Boris Stoeber

Canada Research Chair in Microfluidics and Sensing Technology

Tier 2 - 2017-11-01
The University of British Columbia
Natural Sciences and Engineering Research Council


Coming to Canada From

University of California at Berkeley, USA

Research involves

Examining the behaviour of fluids on a microscopic scale to create functional materials for a number of applications.

Research relevance

This research will lead to the creation of new smart materials and structures for such applications as biomedical devices and environmental sensing.

Making Sense of Small Matter Flow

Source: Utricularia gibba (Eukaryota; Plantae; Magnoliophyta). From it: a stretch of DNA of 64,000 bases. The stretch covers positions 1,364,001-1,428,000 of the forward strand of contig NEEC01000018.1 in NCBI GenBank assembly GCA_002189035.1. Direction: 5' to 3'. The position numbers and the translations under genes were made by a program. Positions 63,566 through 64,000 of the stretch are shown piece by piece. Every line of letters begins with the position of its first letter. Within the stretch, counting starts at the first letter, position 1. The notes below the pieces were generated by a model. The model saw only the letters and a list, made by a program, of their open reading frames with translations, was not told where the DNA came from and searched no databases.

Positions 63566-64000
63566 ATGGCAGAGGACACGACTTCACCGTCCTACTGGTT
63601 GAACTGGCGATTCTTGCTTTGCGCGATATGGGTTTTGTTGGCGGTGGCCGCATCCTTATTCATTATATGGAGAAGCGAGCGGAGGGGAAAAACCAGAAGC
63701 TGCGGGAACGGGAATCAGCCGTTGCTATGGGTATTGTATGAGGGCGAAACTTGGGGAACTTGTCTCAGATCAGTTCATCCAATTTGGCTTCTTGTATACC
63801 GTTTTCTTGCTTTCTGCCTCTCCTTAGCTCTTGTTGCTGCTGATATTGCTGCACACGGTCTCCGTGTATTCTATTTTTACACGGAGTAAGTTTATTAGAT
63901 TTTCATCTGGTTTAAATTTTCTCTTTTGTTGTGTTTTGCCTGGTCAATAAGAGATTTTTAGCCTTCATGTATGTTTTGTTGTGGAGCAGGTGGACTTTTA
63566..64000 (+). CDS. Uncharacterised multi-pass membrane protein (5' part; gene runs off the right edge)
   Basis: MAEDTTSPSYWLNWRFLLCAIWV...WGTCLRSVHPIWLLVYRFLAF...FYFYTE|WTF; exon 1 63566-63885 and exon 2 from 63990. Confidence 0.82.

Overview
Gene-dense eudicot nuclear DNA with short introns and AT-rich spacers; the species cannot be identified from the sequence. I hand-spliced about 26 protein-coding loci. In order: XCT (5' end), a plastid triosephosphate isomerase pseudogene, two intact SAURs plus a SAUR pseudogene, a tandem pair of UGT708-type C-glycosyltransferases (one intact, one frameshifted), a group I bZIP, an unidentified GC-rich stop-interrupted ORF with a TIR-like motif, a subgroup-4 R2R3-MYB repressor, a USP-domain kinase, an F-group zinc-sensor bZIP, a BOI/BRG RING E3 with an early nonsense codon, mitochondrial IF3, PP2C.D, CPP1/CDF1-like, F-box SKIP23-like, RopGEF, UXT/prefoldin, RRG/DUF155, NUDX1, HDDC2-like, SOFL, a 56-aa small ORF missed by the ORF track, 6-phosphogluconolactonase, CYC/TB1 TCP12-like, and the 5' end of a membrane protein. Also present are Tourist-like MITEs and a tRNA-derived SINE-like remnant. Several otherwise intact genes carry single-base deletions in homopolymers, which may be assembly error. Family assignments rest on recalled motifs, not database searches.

How does a droplet dry on a surface? How is ink deposited onto paper? That’s what Dr. Boris Stoeber, Canada Research Chair in Microfluidics and Sensing Technology, aims to discover.

Stoeber is applying new experimental methods to explore the processes that are involved in the drying of thin films or small droplets of fluids. Materials such as polymer molecules and particles that are in these fluids are deposited during the drying process. To improve understanding of the physics involved, Stoeber is developing new techniques to visualize the motion of fluids and transported materials.

Better understanding of these mechanisms, or flow phenomena, will allow for the eventual design of microstructures for biomedical applications and for nanostructured materials for sensing devices.

Stoeber’s research will improve our understanding of several areas of microfluidics (the behaviour, control and manipulation of fluids on a microscopic scale) and lead to the development of materials for such diverse fields as biomedicine and the environment.